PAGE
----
As I said earlier, it was a convicting experience. The challenge to myself sounds simple but is going to be a challenge – all those who claim to be followers of Christ are my family and I will seek to treat them with love first and foremost. I have no delusions – it won’t be easy! But it’s a behavior that needs to become so deeply ingrained in me that doing anything else would be impossible.
Two passages of scripture have been running through my head for the last month or so. Really, they’ve kind of been chasing each other around in my head! First one will come to mind, followed almost immediately by the other. I’ve hesitated to say anything here about it because I’m not sure what to do with the truths contained in the passages. Not fully sure, anyway.
Create in me a pure heart, O God,
and renew a steadfast spirit within me.
Do not cast me from your presence
or take your Holy Spirit from me.
Restore to me the joy of your salvation
and grant me a willing spirit, to sustain me.
2 Chronicles 7:14
If my people, who are called by my name, will humble themselves and pray and seek my face and turn from their wicked ways, then I will hear from heaven, and I will forgive their sin and will heal their land.
This last verse is one that I mull over quite often. Believers are so quick to say that we need to pray for the corrupt path our nation is on and they often quote this verse. But read it again. Carefully. The church is definitely being called to pray. But not in the way some want to believe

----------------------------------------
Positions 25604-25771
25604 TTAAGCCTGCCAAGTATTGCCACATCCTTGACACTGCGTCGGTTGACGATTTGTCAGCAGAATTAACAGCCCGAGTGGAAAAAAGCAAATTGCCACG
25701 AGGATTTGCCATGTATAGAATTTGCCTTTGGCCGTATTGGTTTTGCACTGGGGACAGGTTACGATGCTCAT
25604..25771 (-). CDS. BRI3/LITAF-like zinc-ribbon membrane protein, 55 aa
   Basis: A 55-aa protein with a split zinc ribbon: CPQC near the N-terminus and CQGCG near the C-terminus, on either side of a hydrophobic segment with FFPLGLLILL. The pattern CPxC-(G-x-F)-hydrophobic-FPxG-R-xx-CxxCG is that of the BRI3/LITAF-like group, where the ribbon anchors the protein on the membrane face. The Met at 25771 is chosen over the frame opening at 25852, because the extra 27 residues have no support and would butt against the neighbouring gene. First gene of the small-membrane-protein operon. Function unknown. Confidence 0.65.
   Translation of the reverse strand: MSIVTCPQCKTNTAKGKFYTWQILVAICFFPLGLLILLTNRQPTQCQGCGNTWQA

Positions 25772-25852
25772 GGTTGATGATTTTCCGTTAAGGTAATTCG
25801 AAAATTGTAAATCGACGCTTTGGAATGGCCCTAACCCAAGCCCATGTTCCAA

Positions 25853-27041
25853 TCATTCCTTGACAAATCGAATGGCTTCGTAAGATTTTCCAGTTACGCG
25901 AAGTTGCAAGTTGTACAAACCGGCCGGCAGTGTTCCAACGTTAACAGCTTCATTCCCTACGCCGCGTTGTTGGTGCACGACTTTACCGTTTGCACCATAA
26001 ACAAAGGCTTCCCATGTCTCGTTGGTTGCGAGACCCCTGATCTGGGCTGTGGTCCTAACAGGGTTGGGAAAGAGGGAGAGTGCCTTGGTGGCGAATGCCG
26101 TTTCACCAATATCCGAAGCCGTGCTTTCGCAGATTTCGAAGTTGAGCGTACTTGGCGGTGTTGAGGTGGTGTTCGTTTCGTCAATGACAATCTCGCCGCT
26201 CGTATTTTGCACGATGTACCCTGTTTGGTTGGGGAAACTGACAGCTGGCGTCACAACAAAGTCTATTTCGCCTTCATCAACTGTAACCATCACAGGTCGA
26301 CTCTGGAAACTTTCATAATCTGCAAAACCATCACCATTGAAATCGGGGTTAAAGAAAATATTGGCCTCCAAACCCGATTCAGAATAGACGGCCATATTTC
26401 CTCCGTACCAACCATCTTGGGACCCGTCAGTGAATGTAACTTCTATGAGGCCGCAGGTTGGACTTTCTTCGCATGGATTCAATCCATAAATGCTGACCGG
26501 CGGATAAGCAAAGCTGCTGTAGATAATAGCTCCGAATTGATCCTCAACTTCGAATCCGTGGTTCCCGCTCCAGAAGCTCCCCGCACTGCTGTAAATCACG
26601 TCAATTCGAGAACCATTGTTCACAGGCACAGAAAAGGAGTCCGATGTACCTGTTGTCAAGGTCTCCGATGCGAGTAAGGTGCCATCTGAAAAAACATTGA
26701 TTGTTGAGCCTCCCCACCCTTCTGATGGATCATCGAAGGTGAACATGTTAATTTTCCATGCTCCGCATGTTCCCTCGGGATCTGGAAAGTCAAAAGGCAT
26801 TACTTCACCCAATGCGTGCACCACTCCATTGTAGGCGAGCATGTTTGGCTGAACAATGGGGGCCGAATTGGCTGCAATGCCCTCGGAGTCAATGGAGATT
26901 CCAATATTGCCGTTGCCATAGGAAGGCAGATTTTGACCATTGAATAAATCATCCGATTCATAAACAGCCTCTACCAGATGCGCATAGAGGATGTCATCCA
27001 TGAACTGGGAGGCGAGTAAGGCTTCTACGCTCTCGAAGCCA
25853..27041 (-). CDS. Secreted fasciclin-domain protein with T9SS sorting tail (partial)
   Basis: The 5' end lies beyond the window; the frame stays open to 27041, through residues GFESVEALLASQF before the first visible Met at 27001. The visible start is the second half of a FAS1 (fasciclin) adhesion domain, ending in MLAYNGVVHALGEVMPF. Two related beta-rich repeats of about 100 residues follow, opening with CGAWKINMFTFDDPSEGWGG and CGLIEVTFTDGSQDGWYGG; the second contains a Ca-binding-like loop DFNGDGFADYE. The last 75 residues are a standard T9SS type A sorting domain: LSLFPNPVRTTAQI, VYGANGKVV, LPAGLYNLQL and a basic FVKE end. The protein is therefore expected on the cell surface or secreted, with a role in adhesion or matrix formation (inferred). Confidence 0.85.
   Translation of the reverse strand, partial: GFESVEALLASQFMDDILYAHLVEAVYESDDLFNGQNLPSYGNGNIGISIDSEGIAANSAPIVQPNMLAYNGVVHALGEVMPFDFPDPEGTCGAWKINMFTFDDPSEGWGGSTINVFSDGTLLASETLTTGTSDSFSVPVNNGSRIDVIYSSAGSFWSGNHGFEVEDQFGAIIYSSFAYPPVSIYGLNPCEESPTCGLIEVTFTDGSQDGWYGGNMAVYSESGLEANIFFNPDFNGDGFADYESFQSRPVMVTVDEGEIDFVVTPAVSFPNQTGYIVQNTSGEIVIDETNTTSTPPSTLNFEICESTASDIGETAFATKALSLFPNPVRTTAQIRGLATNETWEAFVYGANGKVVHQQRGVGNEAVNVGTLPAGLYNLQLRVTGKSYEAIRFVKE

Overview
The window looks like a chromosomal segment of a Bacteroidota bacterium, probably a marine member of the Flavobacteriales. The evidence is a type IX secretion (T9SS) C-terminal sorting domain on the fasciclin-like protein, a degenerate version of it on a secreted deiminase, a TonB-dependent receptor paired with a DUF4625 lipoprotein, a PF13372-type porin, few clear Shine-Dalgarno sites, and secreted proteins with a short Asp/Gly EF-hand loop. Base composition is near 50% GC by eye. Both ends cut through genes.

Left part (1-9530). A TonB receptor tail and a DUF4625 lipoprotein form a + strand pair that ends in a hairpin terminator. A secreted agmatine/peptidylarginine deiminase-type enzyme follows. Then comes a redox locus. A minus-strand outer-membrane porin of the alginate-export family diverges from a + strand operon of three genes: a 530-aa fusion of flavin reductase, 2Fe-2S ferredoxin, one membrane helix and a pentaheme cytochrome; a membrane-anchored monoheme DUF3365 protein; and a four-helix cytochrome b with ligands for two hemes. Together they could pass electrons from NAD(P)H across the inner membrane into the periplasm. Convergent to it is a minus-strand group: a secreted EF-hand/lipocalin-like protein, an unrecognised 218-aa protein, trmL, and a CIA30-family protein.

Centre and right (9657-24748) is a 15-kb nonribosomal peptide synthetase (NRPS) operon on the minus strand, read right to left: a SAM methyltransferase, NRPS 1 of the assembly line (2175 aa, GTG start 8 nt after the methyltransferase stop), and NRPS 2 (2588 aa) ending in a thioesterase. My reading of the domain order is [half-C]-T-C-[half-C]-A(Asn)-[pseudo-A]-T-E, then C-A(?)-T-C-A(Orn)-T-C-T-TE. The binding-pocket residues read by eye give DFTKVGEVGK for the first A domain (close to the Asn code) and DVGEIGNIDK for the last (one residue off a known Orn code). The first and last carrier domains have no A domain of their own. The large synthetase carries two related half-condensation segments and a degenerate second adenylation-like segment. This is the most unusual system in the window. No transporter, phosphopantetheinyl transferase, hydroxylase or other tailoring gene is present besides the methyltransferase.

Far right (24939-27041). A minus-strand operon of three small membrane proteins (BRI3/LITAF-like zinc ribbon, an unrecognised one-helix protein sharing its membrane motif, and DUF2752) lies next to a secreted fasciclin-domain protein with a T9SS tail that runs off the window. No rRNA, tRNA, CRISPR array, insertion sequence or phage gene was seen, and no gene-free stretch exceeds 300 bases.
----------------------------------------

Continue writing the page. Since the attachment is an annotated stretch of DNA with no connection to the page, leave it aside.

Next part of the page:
“If my people, who are called by my name” – this is God talking so he’s talking about those who claim to follow him. In the original, “Old Testament” writing of this, that meant the nation of Israel. Since God has expanded his family to include non-Jews, it means all those who claim to follow God.
“Will humble themselves and pray (emphasis mine) and turn from their wicked ways” – this about the members of the body confessing their own sins, not standing in as confessors for a nation. Believers are called to humble themselves, not humiliate those with a different political ideology.
“Then I will hear from heaven, and I will forgive their sin (again, emphasis mine) and will heal their land.” – the sin being forgiven here is not the sin of a nation. It’s the sin of believers who have confessed.
Like I said, still chewing through these two verses and working on what exactly it is I am supposed to take away. One thing is obvious – personal confession is something that believers are called to do. I don’t mean beating yourself up or constantly belittling yourself. I’m talking honesty – “I was wrong. I violated your principles and I’m sorry. Please forgive and restore me.” After all, we have absolutely nothing to lose with confession. I John 1:9 says “If we confess our sins, he is faithful and just to forgive us our sins and purify us from all unrighteousness.”
I guess it’s time to see if I’m brave enough to live what I’m learning. Am I ready to confess and get things right? Am I ready to own my responsibility and confess regardless of the attitudes and actions of others? Oh boy. This might be tougher than I thought!